State legislators are sent to Augusta to do the hard work of legislating. That requires hearing other people’s opinions, weighing out facts, pros and cons, and then negotiating solutions designed to benefit everyone. If the people sent to Augusta are not willing to put in the hard work, time and effort, they should not be there in the first place.
This is Rep. Lester Ordway, of Standish, with the Weekly Republican Radio Address.
The recent vote to adjourn the Legislature, after meeting a total of three days this year, is an affront to the citizens of Maine and demonstrates an unwillingness to cooperate, negotiate, and legislate. Signaling that the work of the Legislature was officially done in March, instead of June, nullified the ability of elected Republican legislators, who represent over 400 Maine towns and cities, from participating in the construction of an $8.4 billion state budget.
To pass their so-called “majority budget,” they used a procedural trick that has only occurred three times in the last 70 years, and for good reason. Politics is supposed to involve the art of negotiation.
The Legislature will now be called back into Special Session on April 28th to finish the work it claimed was completed. That unfinished business includes over 1,600 bills and additional spending proposals that will not require good faith negotiation with Republicans and Independents.
The legislative process is designed to produce biennial state budgets that achieve two-thirds support from members of both parties. This support is the result of thoughtful discussion and give and take. The effort by Democrats to completely remove Republicans from this process is not good for Maine or its politics.
Democrats allege that they circumvented Republicans to prevent a government shutdown in June, which is absurd. Just weeks before, both parties negotiated a Supplemental Budget that passed unanimously in the Senate and 139-1 in the House. Never once have I heard one Republican colleague even mention a government shutdown.
In secret, Democrats drafted a one-page partial budget before all 16 policy committees had issued their recommendations to the Appropriations Committee. This partial budget was shared with Republicans just 15 minutes before it went for a vote.
This secret partial budget was voted on before the Consensus Forecasting Commission and the Revenue Forecasting committee issued their budget and revenue projections. At the time, the legislature had not received details on the American Rescue Plan, the federal relief funds that Maine will receive, which meant that Democrats pushed through an agenda without any sort of care or attention to facts, data, or direction on how funds can be spent.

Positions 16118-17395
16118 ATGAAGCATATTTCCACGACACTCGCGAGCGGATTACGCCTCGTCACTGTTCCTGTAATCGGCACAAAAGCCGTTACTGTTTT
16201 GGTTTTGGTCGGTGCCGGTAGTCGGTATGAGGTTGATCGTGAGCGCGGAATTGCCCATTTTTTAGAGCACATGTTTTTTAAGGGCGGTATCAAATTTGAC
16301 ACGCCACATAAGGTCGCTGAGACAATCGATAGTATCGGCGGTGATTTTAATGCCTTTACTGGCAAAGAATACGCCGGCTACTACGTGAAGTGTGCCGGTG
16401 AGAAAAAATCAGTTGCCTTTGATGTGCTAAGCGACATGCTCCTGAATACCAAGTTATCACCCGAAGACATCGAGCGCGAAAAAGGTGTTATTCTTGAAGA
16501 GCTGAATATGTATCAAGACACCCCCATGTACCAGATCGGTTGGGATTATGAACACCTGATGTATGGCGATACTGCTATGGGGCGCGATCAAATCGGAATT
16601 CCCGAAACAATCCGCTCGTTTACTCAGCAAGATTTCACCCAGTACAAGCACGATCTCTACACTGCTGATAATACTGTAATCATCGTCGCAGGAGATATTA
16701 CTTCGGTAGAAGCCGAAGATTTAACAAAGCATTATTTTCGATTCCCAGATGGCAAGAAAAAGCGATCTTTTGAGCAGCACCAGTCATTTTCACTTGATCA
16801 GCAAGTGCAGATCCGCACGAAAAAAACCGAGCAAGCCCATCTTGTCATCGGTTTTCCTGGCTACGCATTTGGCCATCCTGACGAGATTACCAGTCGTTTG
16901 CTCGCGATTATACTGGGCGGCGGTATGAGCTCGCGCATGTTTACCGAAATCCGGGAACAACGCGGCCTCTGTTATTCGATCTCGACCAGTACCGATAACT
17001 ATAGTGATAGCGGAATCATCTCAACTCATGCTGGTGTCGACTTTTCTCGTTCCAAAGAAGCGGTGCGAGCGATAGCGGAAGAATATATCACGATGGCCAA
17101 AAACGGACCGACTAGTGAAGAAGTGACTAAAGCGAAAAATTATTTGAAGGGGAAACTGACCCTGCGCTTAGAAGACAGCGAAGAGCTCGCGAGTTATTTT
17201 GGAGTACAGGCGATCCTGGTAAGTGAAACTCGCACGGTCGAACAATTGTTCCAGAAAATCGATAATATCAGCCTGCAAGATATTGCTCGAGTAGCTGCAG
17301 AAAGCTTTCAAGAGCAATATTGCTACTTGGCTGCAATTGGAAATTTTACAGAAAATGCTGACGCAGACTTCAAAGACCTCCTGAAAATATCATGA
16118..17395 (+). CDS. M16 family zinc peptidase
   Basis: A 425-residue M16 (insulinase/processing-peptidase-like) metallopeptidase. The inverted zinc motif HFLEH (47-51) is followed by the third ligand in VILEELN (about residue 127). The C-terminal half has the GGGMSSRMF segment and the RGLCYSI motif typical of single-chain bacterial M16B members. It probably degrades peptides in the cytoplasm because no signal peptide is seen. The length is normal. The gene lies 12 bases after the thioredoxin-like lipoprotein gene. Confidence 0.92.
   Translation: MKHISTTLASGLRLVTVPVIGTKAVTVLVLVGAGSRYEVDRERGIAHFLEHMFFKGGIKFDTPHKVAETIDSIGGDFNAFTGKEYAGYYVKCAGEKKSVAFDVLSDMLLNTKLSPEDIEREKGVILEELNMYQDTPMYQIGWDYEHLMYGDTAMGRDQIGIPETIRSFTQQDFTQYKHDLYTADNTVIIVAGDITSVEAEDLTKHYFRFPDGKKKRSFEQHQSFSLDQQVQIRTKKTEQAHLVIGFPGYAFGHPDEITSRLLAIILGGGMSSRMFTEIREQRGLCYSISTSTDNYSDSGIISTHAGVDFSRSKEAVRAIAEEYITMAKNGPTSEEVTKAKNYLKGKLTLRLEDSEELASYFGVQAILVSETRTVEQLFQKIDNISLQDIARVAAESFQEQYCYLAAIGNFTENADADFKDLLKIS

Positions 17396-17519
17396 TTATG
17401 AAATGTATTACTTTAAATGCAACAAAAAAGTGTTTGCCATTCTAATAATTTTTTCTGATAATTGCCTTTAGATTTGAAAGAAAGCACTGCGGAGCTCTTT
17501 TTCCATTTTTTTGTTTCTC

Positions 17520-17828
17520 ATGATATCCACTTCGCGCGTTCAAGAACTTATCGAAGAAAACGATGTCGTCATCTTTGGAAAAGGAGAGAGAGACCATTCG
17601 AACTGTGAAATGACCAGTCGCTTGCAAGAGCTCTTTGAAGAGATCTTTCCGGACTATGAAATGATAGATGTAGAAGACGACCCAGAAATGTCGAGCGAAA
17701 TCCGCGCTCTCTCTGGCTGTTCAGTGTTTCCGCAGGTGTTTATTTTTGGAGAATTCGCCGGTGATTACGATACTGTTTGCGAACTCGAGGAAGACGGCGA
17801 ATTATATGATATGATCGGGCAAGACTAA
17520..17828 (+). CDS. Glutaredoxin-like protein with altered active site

This is politics at is worst. The Maine people suffer when one party decides that it does not want to engage in proper legislating. Rather than consider alternative views and negotiating a bipartisan budget, Democrats abandoned the traditional budget process.
I was sent to Augusta to represent everyone in my district—regardless of what political party they are in. Ramming legislation through, without thoughtful discussion, is toxic and runs counter to the goals of our Constitution and representative government.
Citizens deserve better from the people they send to Augusta. I, for one, want to include everyone in discussions on how taxpayer money is spent. The best solutions occur when everyone is at the table prior to passage of laws that affect everyone. That is what representative government is supposed to do.
House Republicans will continue to push for the legislature to fully return, with all safety precautions, to the Capitol building for committee work and legislative sessions.
This has been Rep. Lester Ordway with the Republican Weekly Radio Address.
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